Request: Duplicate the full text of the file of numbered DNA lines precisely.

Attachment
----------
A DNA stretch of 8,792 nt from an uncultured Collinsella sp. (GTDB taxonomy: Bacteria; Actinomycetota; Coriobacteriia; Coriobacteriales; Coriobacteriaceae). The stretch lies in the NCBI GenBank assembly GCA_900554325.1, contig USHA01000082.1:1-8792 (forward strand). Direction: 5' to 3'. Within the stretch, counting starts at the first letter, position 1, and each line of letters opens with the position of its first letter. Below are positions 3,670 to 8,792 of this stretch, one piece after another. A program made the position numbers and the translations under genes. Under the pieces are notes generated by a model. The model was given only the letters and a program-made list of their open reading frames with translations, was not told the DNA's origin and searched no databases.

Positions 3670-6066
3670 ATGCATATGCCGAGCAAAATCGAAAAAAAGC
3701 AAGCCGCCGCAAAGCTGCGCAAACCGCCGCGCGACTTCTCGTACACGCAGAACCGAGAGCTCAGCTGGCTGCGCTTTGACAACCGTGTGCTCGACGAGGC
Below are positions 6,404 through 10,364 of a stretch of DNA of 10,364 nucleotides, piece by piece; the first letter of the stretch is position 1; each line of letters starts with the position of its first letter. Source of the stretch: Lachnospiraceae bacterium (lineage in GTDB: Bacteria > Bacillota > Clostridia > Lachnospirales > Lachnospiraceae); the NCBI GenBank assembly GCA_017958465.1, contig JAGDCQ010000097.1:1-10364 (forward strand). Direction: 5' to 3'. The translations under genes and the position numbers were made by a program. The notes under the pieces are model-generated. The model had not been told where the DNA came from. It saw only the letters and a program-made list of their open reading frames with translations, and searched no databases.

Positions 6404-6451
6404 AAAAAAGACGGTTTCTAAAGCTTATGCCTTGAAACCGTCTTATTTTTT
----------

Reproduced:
A DNA stretch of 8,792 nt from an uncultured Collinsella sp. (GTDB taxonomy: Bacteria; Actinomycetota; Coriobacteriia; Coriobacteriales; Coriobacteriaceae). The stretch lies in the NCBI GenBank assembly GCA_900554325.1, contig USHA01000082.1:1-8792 (forward strand). Direction: 5' to 3'. Within the stretch, counting starts at the first letter, position 1, and each line of letters opens with the position of its first letter. Below are positions 3,670 to 8,792 of this stretch, one piece after another. A program made the position numbers and the translations under genes. Under the pieces are notes generated by a model. The model was given only the letters and a program-made list of their open reading frames with translations, was not told the DNA's origin and searched no databases.

Positions 3670-6066
3670 ATGCATATGCCGAGCAAAATCGAAAAAAAGC
3701 AAGCCGCCGCAAAGCTGCGCAAACCGCCGCGCGACTTCTCGTACACGCAGAACCGAGAGCTCAGCTGGCTGCGCTTTGACAACCGTGTGCTCGACGAGGC
Below are positions 6,404 through 10,364 of a stretch of DNA of 10,364 nucleotides, piece by piece; the first letter of the stretch is position 1; each line of letters starts with the position of its first letter. Source of the stretch: Lachnospiraceae bacterium (lineage in GTDB: Bacteria > Bacillota > Clostridia > Lachnospirales > Lachnospiraceae); the NCBI GenBank assembly GCA_017958465.1, contig JAGDCQ010000097.1:1-10364 (forward strand). Direction: 5' to 3'. The translations under genes and the position numbers were made by a program. The notes under the pieces are model-generated. The model had not been told where the DNA came from. It saw only the letters and a program-made list of their open reading frames with translations, and searched no databases.

Positions 6404-6451
6404 AAAAAAGACGGTTTCTAAAGCTTATGCCTTGAAACCGTCTTATTTTTT